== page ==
I love certain eras of the past. My ideas and views of those times are possibly not all that accurate. I am probably very influenced by fiction books! Not always the most reliable of resources.
I always imagined myself as a servant or a governess. After all, I am not upper class now so I wouldn't have been some haughty lady living in a huge house and employing many staff to cater for my every whim. No, I would have been the little maid running about trying to get the fires lit at dawn. Shivering and scurrying! I imagined plain dresses and attic rooms. Trying to be inconspicuous and almost blending in with the furniture.
I didn't dream of fancy dresses and parties but of kitchen pots to be scrubbed and clothes to be mended. A little strange I am sure as most people seem to imagine being rich and living the high life in the past. Looking into my family tree most of my ancestors were farmers or tenant farmers. There are servants and dress makers and velvet cutters but no society ladies. I wouldn't have had gleaming hair and soft white hands!
I loved the character of Polly in An Old-Fashioned Girl even though she set such a high standard! This is a book that I read over and over. I related to Polly as I am a bit of a country mouse myself!
It was a very humble little room, but Polly had done her best to make it pleasant, and it already had a homelike look, with the cheery fire and the household pets chirping and purring confidingly on the rug.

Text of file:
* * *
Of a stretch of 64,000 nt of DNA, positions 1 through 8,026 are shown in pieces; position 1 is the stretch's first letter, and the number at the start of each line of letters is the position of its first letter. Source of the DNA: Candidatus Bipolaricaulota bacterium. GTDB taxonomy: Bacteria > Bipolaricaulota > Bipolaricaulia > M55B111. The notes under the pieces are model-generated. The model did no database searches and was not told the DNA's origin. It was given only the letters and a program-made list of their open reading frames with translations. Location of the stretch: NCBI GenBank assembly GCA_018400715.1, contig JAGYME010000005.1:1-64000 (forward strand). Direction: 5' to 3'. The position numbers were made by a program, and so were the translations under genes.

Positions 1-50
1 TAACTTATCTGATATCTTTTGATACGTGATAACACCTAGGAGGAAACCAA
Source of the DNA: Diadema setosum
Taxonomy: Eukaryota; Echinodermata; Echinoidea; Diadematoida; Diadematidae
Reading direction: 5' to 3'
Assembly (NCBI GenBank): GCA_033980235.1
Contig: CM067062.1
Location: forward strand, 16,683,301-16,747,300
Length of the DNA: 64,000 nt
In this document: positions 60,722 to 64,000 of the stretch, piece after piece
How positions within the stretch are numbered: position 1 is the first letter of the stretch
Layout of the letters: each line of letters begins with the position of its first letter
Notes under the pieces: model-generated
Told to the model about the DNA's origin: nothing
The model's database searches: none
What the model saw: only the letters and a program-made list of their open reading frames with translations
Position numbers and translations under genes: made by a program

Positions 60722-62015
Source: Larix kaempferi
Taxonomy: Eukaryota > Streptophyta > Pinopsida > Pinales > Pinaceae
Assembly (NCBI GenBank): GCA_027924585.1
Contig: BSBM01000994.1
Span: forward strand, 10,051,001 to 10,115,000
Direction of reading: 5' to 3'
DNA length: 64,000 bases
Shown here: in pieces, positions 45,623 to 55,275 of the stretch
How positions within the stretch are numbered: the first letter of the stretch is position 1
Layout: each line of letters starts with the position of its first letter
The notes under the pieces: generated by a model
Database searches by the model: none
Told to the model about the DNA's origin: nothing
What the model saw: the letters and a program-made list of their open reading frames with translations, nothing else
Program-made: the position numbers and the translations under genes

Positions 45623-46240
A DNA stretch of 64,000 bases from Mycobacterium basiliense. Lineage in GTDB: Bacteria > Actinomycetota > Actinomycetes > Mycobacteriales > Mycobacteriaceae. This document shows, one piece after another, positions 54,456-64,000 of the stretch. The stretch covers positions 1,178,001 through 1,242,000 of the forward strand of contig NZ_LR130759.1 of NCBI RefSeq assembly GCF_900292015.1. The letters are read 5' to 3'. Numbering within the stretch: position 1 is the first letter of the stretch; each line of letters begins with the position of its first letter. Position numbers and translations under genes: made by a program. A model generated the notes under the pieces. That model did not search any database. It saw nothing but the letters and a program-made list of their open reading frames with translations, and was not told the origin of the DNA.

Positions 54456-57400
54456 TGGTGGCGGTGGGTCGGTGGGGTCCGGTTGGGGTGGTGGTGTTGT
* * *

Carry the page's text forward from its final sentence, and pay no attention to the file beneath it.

"This will be a country supper, girls," said Polly, bustling about. "Here is real cream, brown bread, home-made cake, and honey from my own beehives."
"Things worry me sometimes, but I just catch up a broom and sweep, or wash hard, or walk, or go at something with all my might, and I usually find that by the time I get through the worry is gone, or I've got courage enough to bear it without grumbling," answered Polly.
"A little bit of poverty would do you good, Fan, just enough necessity to keep you busy till you find how good work is, and when you once learn that, you won't complain of ennui any more," returned Polly, who had taken kindly the hard lesson which twenty years of cheerful poverty had taught her.
Quotes from An Old Fashioned Girl by Louisa May Alcott.
I am fascinated by frontier living of the pioneers and Victorian maid servants and the farmer's wife in pretty much any era! Obviously, I have a rose tinted view of the past as I am sure that cheerful poverty would have been very hard to maintain over weeks, months and years. Knitting and growing vegetables wouldn't have been a hobby then, but would have been essential skills that were depended on.